I hope that some of the things I have loved such as the travel and especially the worlds and stories enclosed in the paintings will survive me and like the newest painting in San Diego one day recall memories.

Hardly beautiful

My dear friend Anne tells me she wants beautiful. This is now my mantra as well.

At this point in my life, I passionately want it. I’m not just thinking rich embroideries, silk, soft to the touch or pretty pictures by Picasso and Matisse; or even cheerful stories than end with heroes riding off into the sunset with faces turned towards the twinkling stars. Beautiful becomes a mental shield, a metaphor for what is good and sustaining in life as well as a place to rest one’s mind and heart in the midst of turmoil and crises.

For example, I am so sick of that stupid Rob Ford debacle. In my oil painting classes, in the press, on street corners, everywhere I turn, someone has something to say about that useless creep. Before he was elected, my husband and I happened to be in the small plaza at the corner of Bathurst and Lawrence, and Howard pointed out this fellow, standing by himself, alone, shunned, a Willy Loman type in a shapeless beige overcoat. We chortled a bit, thinking this is no man for the mayor of our great city.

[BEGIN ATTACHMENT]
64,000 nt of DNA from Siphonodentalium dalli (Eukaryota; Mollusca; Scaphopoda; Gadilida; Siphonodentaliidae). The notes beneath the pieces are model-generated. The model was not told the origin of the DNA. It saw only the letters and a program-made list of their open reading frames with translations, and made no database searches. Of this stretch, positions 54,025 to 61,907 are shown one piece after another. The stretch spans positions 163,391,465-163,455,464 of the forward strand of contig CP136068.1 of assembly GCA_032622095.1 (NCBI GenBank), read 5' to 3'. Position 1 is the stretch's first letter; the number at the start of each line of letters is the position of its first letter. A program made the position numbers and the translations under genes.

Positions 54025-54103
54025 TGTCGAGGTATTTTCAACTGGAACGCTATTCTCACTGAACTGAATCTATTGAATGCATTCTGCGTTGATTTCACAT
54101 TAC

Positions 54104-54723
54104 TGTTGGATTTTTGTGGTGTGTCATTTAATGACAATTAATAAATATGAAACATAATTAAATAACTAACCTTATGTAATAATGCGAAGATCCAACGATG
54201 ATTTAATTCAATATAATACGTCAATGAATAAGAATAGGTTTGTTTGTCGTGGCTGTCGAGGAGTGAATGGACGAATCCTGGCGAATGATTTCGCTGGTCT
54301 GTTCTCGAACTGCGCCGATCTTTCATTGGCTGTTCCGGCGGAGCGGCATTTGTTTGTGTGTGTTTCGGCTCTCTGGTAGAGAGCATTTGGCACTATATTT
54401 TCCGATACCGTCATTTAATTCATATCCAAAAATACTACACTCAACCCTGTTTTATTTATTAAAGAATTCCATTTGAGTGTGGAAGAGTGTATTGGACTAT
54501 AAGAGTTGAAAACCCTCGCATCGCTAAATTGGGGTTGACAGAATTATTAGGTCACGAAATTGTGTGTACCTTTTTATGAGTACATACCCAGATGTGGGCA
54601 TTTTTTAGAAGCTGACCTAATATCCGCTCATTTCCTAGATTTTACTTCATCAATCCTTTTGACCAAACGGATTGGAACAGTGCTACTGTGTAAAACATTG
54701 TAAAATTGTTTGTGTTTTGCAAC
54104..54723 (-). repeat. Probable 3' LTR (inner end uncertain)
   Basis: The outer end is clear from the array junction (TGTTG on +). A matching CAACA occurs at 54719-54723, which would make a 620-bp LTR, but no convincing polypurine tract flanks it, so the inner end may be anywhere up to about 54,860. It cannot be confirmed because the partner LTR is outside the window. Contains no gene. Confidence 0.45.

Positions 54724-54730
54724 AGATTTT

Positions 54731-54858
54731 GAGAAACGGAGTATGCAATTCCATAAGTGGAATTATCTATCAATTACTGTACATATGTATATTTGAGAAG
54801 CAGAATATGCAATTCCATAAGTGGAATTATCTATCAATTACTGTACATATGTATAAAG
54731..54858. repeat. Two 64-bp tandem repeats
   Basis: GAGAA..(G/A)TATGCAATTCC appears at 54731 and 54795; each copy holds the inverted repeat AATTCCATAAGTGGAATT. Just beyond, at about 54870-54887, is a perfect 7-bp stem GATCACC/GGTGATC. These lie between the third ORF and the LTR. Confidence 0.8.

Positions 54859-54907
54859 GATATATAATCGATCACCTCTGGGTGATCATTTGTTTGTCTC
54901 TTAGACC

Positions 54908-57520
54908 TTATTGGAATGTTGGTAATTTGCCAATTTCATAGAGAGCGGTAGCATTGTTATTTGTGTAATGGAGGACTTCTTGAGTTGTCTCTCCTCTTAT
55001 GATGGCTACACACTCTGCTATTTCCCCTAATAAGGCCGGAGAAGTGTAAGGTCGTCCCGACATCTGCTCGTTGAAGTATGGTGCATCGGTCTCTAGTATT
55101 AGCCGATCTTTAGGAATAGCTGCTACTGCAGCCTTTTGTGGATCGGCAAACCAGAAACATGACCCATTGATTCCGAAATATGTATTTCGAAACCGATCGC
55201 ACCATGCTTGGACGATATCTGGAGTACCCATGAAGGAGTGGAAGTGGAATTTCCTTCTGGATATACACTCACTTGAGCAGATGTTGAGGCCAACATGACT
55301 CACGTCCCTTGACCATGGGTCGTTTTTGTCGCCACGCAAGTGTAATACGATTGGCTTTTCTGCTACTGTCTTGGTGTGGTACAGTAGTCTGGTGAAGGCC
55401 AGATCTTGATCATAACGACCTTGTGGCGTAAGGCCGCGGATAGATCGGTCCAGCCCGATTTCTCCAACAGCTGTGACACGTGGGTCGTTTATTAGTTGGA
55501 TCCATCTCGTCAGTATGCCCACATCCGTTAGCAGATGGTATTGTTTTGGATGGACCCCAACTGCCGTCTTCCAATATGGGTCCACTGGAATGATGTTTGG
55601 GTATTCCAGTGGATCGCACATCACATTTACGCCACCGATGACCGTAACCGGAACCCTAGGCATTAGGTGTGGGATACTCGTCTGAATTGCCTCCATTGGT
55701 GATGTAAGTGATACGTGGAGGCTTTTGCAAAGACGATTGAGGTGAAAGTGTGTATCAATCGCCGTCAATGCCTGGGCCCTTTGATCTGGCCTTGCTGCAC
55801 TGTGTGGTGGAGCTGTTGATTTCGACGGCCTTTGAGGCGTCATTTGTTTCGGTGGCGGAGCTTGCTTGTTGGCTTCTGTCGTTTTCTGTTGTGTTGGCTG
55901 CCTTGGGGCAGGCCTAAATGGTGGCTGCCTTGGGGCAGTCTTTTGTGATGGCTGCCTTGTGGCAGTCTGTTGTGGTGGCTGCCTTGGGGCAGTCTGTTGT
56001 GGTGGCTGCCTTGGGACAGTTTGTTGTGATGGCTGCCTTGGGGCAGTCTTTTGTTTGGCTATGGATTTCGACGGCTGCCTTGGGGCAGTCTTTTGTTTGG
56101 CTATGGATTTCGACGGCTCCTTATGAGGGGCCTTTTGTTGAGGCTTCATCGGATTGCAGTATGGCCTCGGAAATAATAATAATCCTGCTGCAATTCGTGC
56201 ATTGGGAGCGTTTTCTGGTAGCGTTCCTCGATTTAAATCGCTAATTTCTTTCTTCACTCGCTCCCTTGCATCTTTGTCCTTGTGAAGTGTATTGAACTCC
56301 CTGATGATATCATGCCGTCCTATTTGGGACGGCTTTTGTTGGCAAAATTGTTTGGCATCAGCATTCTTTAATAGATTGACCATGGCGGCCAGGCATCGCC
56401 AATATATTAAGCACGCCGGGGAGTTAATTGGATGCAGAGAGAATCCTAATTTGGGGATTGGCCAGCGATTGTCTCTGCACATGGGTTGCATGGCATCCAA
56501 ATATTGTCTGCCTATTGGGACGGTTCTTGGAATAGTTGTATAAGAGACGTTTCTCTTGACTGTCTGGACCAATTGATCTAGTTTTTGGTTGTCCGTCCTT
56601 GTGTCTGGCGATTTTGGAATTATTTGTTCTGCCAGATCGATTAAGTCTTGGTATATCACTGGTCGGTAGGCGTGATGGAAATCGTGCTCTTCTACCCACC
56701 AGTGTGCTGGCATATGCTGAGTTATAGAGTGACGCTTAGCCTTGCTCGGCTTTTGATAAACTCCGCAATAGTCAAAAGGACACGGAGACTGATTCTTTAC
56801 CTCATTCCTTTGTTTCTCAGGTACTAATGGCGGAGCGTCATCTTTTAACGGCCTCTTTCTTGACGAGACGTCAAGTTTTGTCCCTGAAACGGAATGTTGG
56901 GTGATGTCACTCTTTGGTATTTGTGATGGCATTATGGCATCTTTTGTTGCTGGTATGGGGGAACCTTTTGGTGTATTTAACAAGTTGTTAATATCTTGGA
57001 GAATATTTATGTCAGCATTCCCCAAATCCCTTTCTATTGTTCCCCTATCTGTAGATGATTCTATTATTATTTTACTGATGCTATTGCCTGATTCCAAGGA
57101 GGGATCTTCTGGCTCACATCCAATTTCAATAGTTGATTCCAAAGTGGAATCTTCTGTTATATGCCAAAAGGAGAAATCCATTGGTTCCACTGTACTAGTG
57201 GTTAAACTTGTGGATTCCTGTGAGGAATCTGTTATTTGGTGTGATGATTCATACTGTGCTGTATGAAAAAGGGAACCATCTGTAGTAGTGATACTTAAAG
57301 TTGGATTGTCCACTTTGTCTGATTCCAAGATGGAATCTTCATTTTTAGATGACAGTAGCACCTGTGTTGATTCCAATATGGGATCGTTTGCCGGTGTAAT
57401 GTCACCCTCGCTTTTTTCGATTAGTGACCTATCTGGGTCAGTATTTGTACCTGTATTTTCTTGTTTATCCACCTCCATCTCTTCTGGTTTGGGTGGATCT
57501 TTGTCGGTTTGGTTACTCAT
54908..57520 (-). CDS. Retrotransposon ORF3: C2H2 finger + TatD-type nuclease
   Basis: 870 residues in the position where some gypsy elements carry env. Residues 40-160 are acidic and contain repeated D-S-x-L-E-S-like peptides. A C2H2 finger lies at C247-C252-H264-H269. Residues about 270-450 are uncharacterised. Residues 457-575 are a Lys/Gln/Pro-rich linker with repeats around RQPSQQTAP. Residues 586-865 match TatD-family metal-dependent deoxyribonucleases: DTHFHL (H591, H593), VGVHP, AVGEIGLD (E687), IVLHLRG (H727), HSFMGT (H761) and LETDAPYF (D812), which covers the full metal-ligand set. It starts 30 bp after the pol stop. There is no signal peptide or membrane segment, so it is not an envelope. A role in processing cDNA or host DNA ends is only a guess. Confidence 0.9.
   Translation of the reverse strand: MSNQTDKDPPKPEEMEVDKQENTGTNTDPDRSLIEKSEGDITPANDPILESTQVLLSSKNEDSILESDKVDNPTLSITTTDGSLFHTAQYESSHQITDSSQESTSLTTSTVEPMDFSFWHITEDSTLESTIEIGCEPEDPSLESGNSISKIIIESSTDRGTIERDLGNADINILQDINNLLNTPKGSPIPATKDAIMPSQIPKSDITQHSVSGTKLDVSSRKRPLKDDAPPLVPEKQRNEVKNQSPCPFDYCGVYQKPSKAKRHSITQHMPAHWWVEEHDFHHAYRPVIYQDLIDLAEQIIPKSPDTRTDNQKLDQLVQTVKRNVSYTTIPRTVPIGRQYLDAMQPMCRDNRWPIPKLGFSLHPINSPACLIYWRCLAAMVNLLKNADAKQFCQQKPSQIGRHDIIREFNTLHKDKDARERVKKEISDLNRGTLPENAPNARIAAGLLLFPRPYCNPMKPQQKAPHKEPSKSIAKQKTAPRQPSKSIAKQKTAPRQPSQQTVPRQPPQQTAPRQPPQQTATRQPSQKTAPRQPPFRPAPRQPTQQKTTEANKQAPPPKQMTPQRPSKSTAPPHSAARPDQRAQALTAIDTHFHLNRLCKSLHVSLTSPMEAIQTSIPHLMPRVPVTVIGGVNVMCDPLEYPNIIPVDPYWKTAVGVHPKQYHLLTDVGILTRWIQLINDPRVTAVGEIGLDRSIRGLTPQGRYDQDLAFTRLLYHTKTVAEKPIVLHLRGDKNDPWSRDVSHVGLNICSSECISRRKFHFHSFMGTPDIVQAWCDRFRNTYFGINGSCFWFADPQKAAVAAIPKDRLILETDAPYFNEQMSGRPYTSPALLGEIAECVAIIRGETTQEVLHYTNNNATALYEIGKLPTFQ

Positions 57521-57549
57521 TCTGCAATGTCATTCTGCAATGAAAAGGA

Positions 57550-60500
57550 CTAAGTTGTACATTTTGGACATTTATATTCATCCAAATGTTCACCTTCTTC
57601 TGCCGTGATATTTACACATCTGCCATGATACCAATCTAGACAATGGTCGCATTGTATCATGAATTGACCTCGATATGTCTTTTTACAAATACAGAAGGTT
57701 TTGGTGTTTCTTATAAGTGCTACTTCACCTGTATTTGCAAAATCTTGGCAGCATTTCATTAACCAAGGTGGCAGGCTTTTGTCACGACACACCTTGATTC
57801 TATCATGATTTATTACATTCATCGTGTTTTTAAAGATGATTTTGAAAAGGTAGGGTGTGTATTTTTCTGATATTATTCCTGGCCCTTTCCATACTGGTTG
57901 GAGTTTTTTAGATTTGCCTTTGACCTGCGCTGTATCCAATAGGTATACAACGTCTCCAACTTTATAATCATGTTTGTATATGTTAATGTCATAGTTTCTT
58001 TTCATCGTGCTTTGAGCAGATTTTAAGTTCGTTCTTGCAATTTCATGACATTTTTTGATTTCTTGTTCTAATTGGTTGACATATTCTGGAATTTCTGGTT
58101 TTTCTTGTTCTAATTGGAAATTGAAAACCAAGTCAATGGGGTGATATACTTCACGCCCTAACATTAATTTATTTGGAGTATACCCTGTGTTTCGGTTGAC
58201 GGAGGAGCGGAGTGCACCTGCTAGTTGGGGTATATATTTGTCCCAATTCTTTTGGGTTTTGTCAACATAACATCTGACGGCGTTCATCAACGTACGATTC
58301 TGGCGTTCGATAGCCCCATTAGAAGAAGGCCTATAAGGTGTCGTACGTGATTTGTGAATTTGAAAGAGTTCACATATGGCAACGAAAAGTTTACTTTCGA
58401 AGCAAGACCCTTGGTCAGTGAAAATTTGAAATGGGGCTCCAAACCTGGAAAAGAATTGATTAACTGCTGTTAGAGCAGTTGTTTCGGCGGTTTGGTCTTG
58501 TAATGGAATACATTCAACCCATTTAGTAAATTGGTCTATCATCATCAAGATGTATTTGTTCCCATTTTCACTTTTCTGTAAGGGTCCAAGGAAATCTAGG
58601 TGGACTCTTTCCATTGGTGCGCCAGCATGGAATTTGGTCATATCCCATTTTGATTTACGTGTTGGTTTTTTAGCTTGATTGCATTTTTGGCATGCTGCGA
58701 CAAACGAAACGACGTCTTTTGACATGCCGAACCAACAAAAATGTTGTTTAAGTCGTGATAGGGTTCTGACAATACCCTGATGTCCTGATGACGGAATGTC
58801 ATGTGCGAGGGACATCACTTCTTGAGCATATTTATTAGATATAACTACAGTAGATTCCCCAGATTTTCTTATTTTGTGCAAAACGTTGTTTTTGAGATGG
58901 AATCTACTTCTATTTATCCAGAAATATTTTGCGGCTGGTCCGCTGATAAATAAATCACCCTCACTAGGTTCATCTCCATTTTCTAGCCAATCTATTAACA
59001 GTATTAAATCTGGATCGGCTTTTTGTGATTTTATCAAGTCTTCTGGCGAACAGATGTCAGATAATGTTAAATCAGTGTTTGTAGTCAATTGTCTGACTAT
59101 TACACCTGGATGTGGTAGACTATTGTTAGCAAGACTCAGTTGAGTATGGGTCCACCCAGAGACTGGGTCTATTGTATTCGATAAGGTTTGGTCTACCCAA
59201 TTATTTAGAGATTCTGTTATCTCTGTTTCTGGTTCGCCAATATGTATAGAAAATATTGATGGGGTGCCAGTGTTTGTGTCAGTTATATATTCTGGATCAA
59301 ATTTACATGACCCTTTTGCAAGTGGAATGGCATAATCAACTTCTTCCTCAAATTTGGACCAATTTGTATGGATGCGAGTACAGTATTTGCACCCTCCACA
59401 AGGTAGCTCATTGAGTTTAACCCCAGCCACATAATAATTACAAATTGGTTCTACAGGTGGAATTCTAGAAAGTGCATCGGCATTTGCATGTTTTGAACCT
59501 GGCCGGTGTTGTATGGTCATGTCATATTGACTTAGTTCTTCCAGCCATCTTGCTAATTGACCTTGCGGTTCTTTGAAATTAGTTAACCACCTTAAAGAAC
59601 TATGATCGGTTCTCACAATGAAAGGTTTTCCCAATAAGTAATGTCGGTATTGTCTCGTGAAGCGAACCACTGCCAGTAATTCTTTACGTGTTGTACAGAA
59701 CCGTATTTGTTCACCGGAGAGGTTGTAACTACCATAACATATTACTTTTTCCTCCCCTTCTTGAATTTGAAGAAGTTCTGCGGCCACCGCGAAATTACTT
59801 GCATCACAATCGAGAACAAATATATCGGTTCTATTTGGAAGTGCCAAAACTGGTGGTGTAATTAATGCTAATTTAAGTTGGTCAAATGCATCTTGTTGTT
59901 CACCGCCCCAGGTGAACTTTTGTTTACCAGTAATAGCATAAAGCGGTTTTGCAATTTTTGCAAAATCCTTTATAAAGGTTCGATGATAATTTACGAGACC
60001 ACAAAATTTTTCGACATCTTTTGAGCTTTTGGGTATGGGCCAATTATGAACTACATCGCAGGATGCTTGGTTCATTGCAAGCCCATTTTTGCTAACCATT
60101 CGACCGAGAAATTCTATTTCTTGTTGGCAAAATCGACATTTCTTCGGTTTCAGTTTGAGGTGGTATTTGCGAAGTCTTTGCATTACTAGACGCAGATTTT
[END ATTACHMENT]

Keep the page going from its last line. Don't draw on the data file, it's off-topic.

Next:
Obviously the laugh was on us.

I used to find Mel Lastman and his pants-pilfering wife an embarrassment, but Ford makes Lastman look like a debutant. Besides Ford’s abusive behavior as he carelessly knocked over Pam McConnell in City Hall chambers, the drivel that comes from his mouth: not only the gravy train slogans and his excuse for apologies that are really not apologies at all – are all slobber. I will never forgive Jimmy Kimmel’s kindness when he interviewed the hulking excuse of a man, Ford, well rehearsed so he appeared not-so-bad.